How to move on from divorce
Allow yourself time to grieve
It’s natural to want to rush into another relationship, as a way to distract yourself from the pain and loneliness. But relationship expert and author Harville Hendrix warns that unresolved feelings can damage future relationships.
More from MSN Living: The 8 most common reasons for a divorce
“The second marriage becomes a casualty of the first marriage because the first marriage was never grieved and finished,” he says. “So I began to say to people that I don't care if they date, have sex, whatever, but don't get serious with anyone—no matter what they feel—for at least two years. Grieve and experience alone- time; experience the suffering of not having anyone there.”
-- By Sharon O’Brien
Surf the waves of sadness, don’t drown
Grief isn’t predictable. One minute you’ll feel pretty good, and the next it feels like you’re drowning in sadness. In my work with post-divorce clients, I encourage them to simply ride the waves of sadness when they come, rather than trying to avoid the feelings. Clients learn to trust their ability to be OK, and over time the waves will feel less devastating and less frequent.
The future can be scary, and that’s ok
When moving on from divorce, it can be scary to contemplate a future that includes unknowns. Will you find happiness again, and another love? How will it feel not being part of a couple? Coping with feelings of loneliness and uncertainty is a natural part of life, says Buddhist nun and author Pema Chodron, and it’s important to remember that those feelings are perfectly natural. “It’s not a terrible thing that we feel fear when faced with the unknown,” Chodron says. “It is part of being alive, something we all share.”
Video: Money and divorce
After divorce, you may have to take on some of the things your partner used to handle. Don’t let that intimidate you. Embrace those new challenges, but give yourself permission to be less than perfect.
"Suddenly you have a whole new realm of learning and responsibility," says Robert Alberti, psychologist and co-author of Rebuilding: When Your Relationship Ends. "Dealing with those can give you confidence in your own ability. Even if you make mistakes. . . . Mistakes give you life skills and teach you that you can handle being alone."
Consider joining a divorce support group
For many people moving on after divorce, there’s a feeling of isolation—as if you are the only person who knows what you’re going through. If you need support for the emotional and psychological aspects of divorce, consider joining a therapist-led divorce support group that’s designed to help you work through your feelings. If you are ready to meet people and socialize, look for Meetup or other social groups geared toward people who’ve been divorced. In either case, you’ll meet some new, interesting people who share your experience.
Practice good self-care
With all of the legal, financial and emotional aspects of divorce—not to mention children, if you have them—it’s easy to lose sight of yourself and your emotional and physical needs.
In an interview with Forbes magazine, psychologist Kristin Davin summed up the importance of self-care: “It is important to remain healthy and take care of yourself during this very emotional and physically challenging process. People often forget to take care of themselves and often many of the healthy habits they had prior to the divorce, quickly go by the wayside due to stress, anxiety, depression, and feeling simply overwhelmed by the process. This is a key time to do what you can to take care of yourself.”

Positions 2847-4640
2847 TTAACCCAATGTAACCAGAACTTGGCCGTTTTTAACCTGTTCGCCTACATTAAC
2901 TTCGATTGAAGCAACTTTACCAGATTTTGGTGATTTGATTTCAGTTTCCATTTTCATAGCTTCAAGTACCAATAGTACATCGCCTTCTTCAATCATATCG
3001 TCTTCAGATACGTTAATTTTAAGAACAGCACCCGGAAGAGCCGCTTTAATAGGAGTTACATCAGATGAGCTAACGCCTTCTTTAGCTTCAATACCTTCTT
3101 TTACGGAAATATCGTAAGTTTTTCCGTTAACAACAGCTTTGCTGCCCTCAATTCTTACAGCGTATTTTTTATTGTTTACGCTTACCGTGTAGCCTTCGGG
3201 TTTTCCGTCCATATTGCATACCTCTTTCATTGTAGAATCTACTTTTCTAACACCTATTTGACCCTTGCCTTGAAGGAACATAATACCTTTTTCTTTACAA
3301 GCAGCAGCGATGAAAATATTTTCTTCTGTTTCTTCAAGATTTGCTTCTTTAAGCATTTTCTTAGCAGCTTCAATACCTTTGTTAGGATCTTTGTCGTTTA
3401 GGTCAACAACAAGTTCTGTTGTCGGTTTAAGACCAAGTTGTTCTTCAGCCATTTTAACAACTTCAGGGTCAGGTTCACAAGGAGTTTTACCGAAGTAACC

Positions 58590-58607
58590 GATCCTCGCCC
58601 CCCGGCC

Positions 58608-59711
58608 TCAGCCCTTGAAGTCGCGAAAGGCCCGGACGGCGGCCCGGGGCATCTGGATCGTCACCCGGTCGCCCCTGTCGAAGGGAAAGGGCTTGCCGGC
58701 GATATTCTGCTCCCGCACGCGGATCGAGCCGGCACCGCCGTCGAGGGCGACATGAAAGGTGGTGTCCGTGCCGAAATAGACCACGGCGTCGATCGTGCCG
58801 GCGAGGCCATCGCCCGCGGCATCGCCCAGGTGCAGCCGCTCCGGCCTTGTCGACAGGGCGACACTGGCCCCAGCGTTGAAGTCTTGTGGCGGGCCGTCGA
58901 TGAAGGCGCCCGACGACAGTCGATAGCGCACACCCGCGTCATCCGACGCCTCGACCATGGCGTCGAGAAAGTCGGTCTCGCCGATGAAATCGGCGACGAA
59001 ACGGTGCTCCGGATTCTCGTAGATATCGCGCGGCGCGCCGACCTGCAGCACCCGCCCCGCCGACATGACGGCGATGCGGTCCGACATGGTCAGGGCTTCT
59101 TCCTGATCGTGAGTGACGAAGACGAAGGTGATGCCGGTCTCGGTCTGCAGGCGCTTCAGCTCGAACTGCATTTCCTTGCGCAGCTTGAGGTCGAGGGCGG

Avoid major life changes for awhile
Although it may be tempting to think about chucking everything you know and starting fresh somewhere else, don’t give in to the temptation. Decisions made in haste, anger, sadness or fear are often regretted later. Experts advise giving yourself at least a year or two to get your equilibrium back before making a major life change.
Make friends with other singles
When you were married, chances are most of your friends were, too, and it can feel awkward to be single in a sea of couples. Make an effort to meet other singles as soon as you feel ready to socialize.
“If you don’t already have single friends, then find some,” says Cathy Meyer, Divorce Support guide for About.com. “Your single friends will be a great resource because they are in a similar place and it always helps to have company when dealing with a new life situation.”
Learn from past mistakes
People who are healing from divorce may worry that the faults they recognize in themselves will be repeated in the next relationship. This is normal and expected, but it doesn’t guarantee another failure as long as you’re willing to look at your issues and address them, according to Harville Hendrix, author of Getting the Love You Want.
“You are going to take any unresolved problems into the next relationship,” he says. “The best and only thing you can do is be aware of this and resolve to respond to it differently the next time.”
Learn to appreciate your appearance
After a difficult marriage and divorce, it’s common to question your attractiveness. As part of your process of moving on, psychologist Rita Freedman, author of Bodylove: Learning to Like Our Looks and Ourselves, suggests beginning a new romance: with yourself.
“Your body can be a loyal friend and a strong ally,” she says. “Trust yourself enough to pay attention to its messages…trust yourself enough to accept the challenge of change, so that you can say to yourself… ‘Yes, I do think I’m an attractive woman. This is me and I like the way I look.’”